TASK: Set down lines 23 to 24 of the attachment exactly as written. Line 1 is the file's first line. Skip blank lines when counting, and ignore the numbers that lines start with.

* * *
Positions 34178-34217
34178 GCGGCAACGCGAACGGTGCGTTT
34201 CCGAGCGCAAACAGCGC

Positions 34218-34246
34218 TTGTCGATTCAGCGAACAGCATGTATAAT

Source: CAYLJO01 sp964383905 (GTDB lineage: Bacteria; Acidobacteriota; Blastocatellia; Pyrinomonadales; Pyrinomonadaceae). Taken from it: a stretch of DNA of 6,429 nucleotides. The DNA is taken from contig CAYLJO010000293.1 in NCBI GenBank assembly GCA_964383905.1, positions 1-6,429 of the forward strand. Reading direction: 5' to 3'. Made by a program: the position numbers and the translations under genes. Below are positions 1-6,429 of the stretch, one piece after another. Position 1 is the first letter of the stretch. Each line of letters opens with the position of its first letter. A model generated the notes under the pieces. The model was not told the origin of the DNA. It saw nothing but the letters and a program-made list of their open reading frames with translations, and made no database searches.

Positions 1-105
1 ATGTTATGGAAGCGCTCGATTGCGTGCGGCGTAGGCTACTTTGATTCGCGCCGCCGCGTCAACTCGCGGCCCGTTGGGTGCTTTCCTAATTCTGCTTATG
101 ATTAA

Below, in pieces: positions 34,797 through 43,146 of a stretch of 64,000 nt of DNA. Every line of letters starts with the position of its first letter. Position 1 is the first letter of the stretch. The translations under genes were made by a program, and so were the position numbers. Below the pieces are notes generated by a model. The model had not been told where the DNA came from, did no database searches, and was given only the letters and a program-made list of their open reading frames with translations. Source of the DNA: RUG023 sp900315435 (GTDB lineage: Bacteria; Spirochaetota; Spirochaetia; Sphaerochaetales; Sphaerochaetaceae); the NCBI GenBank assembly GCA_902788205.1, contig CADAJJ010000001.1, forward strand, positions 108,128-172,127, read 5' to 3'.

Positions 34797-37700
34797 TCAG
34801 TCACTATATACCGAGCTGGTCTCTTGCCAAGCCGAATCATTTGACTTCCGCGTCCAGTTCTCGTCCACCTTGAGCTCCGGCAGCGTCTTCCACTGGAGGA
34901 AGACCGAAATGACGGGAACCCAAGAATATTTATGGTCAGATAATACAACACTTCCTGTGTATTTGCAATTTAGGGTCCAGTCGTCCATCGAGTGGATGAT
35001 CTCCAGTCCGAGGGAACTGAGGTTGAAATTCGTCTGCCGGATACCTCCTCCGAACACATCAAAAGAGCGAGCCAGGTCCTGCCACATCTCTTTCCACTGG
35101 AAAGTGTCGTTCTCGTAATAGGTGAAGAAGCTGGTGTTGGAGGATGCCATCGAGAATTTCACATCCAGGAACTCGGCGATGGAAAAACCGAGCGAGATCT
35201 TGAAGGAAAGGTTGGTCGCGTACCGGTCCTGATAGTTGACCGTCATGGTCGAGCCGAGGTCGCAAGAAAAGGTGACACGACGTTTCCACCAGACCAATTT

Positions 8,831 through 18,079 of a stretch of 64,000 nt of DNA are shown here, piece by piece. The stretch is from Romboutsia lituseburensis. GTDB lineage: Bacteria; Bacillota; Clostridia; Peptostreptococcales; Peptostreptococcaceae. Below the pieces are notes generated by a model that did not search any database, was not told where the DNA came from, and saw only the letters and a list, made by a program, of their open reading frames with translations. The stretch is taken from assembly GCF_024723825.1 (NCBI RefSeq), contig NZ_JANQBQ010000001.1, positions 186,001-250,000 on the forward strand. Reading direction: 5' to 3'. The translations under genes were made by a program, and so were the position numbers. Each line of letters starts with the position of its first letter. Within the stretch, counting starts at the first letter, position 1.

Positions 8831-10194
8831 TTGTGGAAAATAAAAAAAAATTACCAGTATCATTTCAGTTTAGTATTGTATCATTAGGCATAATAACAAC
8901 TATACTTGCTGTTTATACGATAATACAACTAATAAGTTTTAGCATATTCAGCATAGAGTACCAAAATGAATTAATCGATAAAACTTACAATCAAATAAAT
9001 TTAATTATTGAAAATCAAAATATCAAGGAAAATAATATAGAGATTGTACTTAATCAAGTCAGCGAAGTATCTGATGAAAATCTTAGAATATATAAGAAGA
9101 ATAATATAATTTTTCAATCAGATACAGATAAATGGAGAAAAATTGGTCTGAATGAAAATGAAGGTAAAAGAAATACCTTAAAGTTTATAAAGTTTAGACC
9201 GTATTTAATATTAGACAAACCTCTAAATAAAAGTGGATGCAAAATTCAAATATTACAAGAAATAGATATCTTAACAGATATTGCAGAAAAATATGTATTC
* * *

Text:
9101 ATAATATAATTTTTCAATCAGATACAGATAAATGGAGAAAAATTGGTCTGAATGAAAATGAAGGTAAAAGAAATACCTTAAAGTTTATAAAGTTTAGACC
9201 GTATTTAATATTAGACAAACCTCTAAATAAAAGTGGATGCAAAATTCAAATATTACAAGAAATAGATATCTTAACAGATATTGCAGAAAAATATGTATTC